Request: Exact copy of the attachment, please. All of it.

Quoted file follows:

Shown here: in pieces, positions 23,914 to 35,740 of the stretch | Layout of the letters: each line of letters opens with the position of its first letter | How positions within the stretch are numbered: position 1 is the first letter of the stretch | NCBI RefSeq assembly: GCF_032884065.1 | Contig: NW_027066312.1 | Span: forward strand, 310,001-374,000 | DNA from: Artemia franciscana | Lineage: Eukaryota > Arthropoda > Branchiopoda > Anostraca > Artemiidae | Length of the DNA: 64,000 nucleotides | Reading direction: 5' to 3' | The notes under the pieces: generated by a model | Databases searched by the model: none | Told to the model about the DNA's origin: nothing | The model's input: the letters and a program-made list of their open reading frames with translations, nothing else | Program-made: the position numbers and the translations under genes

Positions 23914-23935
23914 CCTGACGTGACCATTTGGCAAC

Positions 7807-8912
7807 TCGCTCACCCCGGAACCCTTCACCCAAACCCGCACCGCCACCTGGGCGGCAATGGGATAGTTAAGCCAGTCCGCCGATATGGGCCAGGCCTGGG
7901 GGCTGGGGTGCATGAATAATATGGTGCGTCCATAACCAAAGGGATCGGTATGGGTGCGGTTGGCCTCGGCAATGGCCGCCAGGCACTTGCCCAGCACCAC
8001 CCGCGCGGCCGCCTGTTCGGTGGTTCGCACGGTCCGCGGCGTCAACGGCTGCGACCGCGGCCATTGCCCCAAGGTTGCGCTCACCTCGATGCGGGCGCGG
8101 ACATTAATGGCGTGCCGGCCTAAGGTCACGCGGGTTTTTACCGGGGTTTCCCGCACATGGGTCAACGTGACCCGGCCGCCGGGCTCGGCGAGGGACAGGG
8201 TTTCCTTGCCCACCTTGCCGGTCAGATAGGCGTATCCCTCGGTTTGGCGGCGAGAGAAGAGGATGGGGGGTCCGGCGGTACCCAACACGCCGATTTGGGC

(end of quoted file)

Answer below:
Shown here: in pieces, positions 23,914 to 35,740 of the stretch | Layout of the letters: each line of letters opens with the position of its first letter | How positions within the stretch are numbered: position 1 is the first letter of the stretch | NCBI RefSeq assembly: GCF_032884065.1 | Contig: NW_027066312.1 | Span: forward strand, 310,001-374,000 | DNA from: Artemia franciscana | Lineage: Eukaryota > Arthropoda > Branchiopoda > Anostraca > Artemiidae | Length of the DNA: 64,000 nucleotides | Reading direction: 5' to 3' | The notes under the pieces: generated by a model | Databases searched by the model: none | Told to the model about the DNA's origin: nothing | The model's input: the letters and a program-made list of their open reading frames with translations, nothing else | Program-made: the position numbers and the translations under genes

Positions 23914-23935
23914 CCTGACGTGACCATTTGGCAAC

Positions 7807-8912
7807 TCGCTCACCCCGGAACCCTTCACCCAAACCCGCACCGCCACCTGGGCGGCAATGGGATAGTTAAGCCAGTCCGCCGATATGGGCCAGGCCTGGG
7901 GGCTGGGGTGCATGAATAATATGGTGCGTCCATAACCAAAGGGATCGGTATGGGTGCGGTTGGCCTCGGCAATGGCCGCCAGGCACTTGCCCAGCACCAC
8001 CCGCGCGGCCGCCTGTTCGGTGGTTCGCACGGTCCGCGGCGTCAACGGCTGCGACCGCGGCCATTGCCCCAAGGTTGCGCTCACCTCGATGCGGGCGCGG
8101 ACATTAATGGCGTGCCGGCCTAAGGTCACGCGGGTTTTTACCGGGGTTTCCCGCACATGGGTCAACGTGACCCGGCCGCCGGGCTCGGCGAGGGACAGGG
8201 TTTCCTTGCCCACCTTGCCGGTCAGATAGGCGTATCCCTCGGTTTGGCGGCGAGAGAAGAGGATGGGGGGTCCGGCGGTACCCAACACGCCGATTTGGGC